To the Editor:
As a graduate of St. Peter’s in Jersey City, a Jesuit high school, and now at Fairfield, the ideals of St. Ignatius have been hammered into my brain. According to (this) teaching, we are called to serve as men and women for others. Apparently, there are some on this campus who have forgotten that.
It all started over winter break when my roommate and I came to play in two roller hockey games in Milford. On Jan. 6, I went down to the laundry room to get a soda to wash down the Ramen noodles and when I returned, I realized that I had locked myself out. I called security from the keypad. I explained my situation and asked if they could send someone down to help me out. The dispatcher told me that I had to go to Loyola to identify myself. I had no problem with that, except for the fact that I was standing there in my pajamas and it was 30 degrees. I asked him if he could pick me up so that I could identify myself. He put me on hold. When he came back on the line, he asked me who my roommates were and then tried to punch me in, thinking that I couldn’t enter the building. Since this was not the problem, I called back. Again he told me that I had to go to Loyola; again, I requested a ride. “I can’t do that,” he answered. He tried to tell me that I was not even supposed to be on campus, because I was not registered, which made no sense, since my roommates and I had registered. He then connected me to the sergeant who quickly sent down a guard to let me in.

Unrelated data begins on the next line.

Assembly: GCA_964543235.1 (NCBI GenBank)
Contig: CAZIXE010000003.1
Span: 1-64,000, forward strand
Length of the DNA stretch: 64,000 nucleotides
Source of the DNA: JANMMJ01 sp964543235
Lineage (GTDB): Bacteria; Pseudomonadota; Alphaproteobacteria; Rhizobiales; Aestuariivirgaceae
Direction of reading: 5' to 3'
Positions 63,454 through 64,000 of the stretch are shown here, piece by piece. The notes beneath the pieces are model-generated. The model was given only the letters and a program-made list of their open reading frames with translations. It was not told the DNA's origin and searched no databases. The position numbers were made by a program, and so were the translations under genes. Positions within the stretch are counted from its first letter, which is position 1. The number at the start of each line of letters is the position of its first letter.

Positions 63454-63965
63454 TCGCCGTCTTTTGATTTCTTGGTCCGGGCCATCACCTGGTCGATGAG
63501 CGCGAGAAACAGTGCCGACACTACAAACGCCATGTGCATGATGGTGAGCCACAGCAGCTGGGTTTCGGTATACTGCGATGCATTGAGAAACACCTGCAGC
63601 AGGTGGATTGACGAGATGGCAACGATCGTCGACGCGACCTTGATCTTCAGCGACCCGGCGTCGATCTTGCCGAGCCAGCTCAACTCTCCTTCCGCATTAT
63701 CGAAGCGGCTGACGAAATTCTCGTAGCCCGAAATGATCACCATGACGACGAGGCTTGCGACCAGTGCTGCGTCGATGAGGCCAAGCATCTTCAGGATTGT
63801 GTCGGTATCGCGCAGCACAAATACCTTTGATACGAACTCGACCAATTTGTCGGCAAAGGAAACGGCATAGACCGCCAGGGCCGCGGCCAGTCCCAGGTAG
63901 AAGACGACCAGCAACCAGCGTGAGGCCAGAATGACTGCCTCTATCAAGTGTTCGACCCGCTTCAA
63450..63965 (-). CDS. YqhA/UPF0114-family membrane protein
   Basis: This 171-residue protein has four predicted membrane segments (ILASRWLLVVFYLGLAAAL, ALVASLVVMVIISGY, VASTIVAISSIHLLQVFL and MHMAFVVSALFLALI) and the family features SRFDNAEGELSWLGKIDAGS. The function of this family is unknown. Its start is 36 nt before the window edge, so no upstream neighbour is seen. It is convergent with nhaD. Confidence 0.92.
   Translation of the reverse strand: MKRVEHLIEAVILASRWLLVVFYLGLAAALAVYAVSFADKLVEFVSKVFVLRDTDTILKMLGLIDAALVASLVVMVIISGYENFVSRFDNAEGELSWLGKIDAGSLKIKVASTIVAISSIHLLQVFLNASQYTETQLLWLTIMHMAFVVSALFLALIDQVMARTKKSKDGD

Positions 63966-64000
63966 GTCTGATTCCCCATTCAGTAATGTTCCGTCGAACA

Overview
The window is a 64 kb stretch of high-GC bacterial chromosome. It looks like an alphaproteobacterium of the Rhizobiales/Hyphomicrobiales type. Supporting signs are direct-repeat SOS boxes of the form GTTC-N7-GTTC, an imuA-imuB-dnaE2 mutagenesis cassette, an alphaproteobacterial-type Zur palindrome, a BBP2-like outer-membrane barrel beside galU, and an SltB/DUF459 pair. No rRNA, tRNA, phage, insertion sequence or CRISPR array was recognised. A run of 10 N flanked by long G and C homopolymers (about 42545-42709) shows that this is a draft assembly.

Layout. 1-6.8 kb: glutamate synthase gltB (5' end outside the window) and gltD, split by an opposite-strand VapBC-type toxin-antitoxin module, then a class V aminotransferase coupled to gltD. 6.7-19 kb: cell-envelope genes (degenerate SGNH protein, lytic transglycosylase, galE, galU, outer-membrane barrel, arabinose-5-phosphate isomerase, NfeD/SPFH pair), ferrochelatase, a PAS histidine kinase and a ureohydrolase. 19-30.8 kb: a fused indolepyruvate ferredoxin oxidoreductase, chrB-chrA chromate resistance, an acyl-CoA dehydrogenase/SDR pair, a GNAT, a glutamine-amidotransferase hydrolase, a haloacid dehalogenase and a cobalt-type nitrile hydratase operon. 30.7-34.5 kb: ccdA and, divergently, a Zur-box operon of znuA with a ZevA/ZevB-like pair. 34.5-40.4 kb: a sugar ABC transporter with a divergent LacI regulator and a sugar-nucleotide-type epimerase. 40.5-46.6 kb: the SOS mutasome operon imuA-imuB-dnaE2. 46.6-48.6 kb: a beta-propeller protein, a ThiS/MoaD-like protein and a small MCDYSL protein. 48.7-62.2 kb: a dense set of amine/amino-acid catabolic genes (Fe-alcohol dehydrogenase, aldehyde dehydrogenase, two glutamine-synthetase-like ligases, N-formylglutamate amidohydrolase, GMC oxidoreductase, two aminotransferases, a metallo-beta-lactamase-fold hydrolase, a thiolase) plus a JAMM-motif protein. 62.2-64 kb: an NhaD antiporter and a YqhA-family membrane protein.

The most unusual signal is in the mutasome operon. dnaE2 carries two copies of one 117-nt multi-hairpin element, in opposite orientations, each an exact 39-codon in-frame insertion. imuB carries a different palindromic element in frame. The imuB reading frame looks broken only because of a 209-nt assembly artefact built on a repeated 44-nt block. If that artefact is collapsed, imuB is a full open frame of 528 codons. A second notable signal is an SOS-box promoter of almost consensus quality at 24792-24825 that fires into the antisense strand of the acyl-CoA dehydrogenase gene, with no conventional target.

My question is, what was with the complete inconsiderate thinking of the previous man? A simple ride to the security office was all that I was asking for.
Number two. Some sneaky, faceless coward decided to bust open our candy machine in the laundry room and steal all the candy. Since this “really cool guy” has not been identified, it is we, the innocent apartment residents who have to pick up the tab.
Number three. I spent three hours in the emergency room, with a broken nose suffered at intramurals. A freak accident which kept me out of commission for a few days. Due to the condition of my nose, I didn’t go to my one class on Tuesday. I called and left a voice mail explaining why I couldn’t make it to class. I received a phone call, “Is this the student in my @#!$% class?” the voice said. “Yes this is he.” I replied. The voice then proceeded to reprimand me for not showing up to class, and threatened that if it happened again, I would lose 5 points from my grade. No consideration.
I have not used these people’s names to avoid their embarrassment. All I’m saying is that these three people need to stop and realize why this university was established.
Rick Briamonte, ’03